City and federal officials said Thursday that Philadelphia had “effectively ended” homelessness among military veterans, meaning every veteran in the city who wants housing has it.
Since August 2013, officials said, 1,390 Philadelphia veterans have been connected to permanent housing. Mayor Nutter said 15 remain on the streets because they don't want to be housed.
"I have a message for each of you who are still out there," he said at a City Hall news conference, pausing for a moment to collect himself. "We honor your service and your sacrifices. You deserve a home. We won't give up on you."
The announcement - by Nutter and Julián Castro, U.S. secretary of housing and urban development - comes about a year and a half after the mayor accepted a national challenge from President Obama to end veteran homelessness by the end of 2015. About 859 mayors, nine governors, and 166 county and city officials took the challenge.
According to HUD, veteran homelessness has decreased 33 percent nationally, and about 15 municipalities have reached the "functional zero" goal, including large cities such as Houston and smaller communities like Troy, N.Y.
Virginia declared it was at functional zero last month, on Veterans Day. Philadelphia officials had pledged to meet the same goal, but came in about five weeks behind.
Marie S. Nahikian, the city's director of supportive housing, said she believed that the city made the Veterans Day deadline, but that the federal government wanted to see more data and further assess the system Philadelphia put in place before making the designation.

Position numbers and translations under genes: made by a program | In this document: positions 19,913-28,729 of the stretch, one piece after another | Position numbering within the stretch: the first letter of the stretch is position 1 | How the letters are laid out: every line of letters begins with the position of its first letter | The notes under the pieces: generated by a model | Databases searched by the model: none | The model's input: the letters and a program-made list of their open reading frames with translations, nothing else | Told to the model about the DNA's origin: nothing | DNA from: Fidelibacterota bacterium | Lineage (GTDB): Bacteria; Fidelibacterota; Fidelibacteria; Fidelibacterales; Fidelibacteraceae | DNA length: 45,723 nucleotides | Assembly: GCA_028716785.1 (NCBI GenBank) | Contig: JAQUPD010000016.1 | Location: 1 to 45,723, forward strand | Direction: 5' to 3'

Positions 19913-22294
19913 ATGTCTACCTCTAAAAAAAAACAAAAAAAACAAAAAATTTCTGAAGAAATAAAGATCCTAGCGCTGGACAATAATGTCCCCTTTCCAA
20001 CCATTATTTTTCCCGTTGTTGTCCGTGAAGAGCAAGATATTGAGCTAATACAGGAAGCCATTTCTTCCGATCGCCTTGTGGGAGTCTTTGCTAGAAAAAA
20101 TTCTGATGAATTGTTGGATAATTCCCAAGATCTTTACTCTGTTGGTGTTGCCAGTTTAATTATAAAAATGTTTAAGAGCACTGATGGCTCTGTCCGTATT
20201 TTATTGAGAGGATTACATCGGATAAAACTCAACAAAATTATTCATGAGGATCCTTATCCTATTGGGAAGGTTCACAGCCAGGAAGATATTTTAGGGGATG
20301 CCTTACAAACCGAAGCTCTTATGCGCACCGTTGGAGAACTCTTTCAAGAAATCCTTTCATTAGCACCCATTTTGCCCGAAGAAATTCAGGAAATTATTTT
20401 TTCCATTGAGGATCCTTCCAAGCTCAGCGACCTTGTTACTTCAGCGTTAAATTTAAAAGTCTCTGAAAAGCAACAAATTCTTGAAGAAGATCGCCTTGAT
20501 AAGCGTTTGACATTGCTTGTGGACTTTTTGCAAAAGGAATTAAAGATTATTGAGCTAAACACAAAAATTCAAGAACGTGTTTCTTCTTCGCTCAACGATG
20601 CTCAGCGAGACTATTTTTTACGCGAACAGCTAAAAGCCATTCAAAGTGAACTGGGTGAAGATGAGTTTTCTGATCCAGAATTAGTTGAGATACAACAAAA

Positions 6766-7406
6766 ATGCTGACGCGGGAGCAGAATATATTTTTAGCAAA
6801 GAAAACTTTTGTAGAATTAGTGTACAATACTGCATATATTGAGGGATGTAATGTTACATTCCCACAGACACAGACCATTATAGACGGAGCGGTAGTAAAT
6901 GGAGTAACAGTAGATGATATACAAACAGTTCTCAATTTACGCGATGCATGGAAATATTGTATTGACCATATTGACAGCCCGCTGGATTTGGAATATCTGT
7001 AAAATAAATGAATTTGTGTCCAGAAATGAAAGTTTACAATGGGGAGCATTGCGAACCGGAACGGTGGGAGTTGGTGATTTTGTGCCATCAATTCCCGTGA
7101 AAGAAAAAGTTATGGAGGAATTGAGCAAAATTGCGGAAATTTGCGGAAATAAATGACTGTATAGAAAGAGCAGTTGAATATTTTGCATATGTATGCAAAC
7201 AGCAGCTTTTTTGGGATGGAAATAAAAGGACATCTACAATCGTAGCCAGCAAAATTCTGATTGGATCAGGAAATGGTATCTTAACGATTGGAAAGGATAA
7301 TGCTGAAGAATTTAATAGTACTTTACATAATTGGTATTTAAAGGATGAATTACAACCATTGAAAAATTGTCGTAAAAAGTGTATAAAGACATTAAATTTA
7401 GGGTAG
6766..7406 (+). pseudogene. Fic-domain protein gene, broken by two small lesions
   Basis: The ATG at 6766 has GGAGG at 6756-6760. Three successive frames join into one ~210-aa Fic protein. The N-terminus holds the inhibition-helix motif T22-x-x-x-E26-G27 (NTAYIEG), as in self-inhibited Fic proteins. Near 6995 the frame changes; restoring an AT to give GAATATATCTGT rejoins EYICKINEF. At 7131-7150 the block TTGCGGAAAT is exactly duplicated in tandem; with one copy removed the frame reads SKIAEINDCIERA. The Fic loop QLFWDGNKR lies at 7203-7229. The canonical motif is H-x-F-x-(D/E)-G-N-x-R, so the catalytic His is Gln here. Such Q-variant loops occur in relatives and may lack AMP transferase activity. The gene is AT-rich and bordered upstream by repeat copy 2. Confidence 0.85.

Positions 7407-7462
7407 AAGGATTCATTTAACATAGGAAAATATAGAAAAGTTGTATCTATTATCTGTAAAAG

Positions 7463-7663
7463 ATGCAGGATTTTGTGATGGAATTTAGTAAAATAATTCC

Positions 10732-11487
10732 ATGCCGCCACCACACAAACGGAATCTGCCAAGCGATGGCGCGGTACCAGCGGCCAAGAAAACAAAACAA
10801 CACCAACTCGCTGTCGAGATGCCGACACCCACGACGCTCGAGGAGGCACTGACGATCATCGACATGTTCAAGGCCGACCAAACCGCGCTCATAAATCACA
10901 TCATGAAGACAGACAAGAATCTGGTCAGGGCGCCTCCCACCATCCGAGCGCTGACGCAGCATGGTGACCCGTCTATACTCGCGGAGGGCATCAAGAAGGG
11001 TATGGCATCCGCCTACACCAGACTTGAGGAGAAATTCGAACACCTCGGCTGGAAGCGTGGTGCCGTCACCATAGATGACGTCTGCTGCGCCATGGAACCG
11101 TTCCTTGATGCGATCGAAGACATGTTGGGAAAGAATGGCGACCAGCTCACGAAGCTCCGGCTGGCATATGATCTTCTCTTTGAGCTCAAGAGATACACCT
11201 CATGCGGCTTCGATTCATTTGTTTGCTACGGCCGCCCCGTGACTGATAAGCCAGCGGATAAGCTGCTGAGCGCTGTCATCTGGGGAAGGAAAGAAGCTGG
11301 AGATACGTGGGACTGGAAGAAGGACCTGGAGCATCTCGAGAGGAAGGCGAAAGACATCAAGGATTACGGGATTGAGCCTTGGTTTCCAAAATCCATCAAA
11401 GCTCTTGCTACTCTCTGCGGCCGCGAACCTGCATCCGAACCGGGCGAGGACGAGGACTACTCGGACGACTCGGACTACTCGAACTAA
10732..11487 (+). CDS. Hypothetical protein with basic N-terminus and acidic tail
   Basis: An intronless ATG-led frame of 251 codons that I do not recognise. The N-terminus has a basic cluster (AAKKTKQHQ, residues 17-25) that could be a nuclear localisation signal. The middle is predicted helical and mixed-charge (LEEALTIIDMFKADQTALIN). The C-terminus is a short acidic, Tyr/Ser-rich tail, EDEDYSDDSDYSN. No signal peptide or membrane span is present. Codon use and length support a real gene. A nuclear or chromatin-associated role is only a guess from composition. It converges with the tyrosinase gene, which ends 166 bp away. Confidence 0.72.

Nahikian said homeless veterans in Philadelphia are placed in emergency housing in a few days on average, in transitional housing in 47 days, and in permanent housing in 105 days.
Castro on Wednesday called on the city to help other municipalities "as they reach for that finish line," and to apply the lessons learned in this project to ending homelessness. City officials said there are about 600 chronically homeless people in Philadelphia.
"You have actually done it. You have effectively ended veteran homelessness," Castro said. "The thing is that we can't stop our work until every single veteran has a place to call home in the United States. That means that you have a role to play in teaching other communities how you did it."
Nutter said the project was carried out by a coalition, known as PhillyVets Home, that includes nonprofit organizations, the Philadelphia Housing Authority, and the Cpl. Michael J. Crescenz VA Medical Center in University City.
He said the system includes a single point of entry for veterans, a streamlined process to determine eligibility through the VA, immediate transitional housing for up to 50 veterans, and an immediate permanent housing plan.
Sister Mary Scullion, executive director of Project HOME, said the success in Philadelphia was due as much to the federal government as to local stakeholders. She said the Obama administration had dedicated huge financial resources to ending veteran homelessness. Implementation falls on the local agencies, she said.
"I think the key has been the federal commitment," she said.
Scullion said it can take years of being offered help before a homeless person is ready to take it: "It just takes time to reach the people, to build that relationship of trust, and then to have the most appropriate place for them to come in."
Debra Devine, a mother of five and a former specialist in the Army, said she had experienced more than a decade of homelessness when, during a routine visit to the VA Medical Center last summer, someone suggested she stop by the facility's housing office.
Devine was told she was eligible for a federal voucher to pay for permanent housing. Last Dec. 22, she, her son, her fiance, and his daughter moved into their home.
"My kids . . . they went into the house, they was doing flips, they was kissing the walls," she said. "They were so happy."